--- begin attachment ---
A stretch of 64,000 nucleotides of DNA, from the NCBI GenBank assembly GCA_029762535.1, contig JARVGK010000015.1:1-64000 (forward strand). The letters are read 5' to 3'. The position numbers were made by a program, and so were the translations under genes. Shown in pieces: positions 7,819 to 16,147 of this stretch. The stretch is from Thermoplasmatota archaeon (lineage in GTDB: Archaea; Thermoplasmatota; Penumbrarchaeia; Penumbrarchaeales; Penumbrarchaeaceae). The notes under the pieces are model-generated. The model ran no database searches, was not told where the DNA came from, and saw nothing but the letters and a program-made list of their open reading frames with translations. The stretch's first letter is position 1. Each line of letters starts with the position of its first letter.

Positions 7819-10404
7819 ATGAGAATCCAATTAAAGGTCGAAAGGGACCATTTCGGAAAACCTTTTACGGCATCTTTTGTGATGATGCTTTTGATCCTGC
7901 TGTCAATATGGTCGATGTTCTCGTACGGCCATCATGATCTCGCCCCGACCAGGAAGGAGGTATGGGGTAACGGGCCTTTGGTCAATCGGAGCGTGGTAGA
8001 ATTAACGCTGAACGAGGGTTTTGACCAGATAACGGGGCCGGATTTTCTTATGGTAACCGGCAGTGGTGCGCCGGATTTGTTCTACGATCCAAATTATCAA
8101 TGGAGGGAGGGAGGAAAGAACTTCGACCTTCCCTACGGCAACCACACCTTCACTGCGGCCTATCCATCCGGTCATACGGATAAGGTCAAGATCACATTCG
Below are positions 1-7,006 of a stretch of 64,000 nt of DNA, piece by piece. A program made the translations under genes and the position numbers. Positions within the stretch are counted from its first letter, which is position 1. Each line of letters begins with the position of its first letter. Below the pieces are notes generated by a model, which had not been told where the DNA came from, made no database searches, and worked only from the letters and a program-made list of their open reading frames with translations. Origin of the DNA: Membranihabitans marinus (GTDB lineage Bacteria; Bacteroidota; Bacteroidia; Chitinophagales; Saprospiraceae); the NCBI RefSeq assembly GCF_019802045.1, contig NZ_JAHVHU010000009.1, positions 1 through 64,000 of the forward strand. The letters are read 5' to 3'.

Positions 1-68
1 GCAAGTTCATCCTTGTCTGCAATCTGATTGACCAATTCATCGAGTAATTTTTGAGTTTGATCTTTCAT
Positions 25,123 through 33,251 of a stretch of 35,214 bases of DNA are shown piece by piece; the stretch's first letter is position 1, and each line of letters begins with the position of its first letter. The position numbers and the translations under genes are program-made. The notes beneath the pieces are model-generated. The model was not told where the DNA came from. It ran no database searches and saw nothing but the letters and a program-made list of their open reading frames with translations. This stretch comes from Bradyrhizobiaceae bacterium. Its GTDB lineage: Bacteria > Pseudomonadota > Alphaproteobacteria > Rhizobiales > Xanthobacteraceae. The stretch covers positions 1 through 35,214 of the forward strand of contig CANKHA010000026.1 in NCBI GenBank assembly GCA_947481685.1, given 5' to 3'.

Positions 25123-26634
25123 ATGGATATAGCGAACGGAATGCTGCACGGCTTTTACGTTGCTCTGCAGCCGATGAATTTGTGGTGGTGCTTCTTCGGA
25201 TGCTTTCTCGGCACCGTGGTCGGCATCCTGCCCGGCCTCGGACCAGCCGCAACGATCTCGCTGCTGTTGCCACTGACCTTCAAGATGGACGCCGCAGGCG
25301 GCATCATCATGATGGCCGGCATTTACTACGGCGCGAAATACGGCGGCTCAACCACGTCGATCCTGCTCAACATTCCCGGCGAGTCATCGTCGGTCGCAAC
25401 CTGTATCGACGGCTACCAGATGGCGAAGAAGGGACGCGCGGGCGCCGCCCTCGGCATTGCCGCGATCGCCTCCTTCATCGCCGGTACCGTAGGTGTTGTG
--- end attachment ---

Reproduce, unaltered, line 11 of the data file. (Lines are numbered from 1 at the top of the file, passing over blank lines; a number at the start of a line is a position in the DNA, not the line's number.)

Positions 25123-26634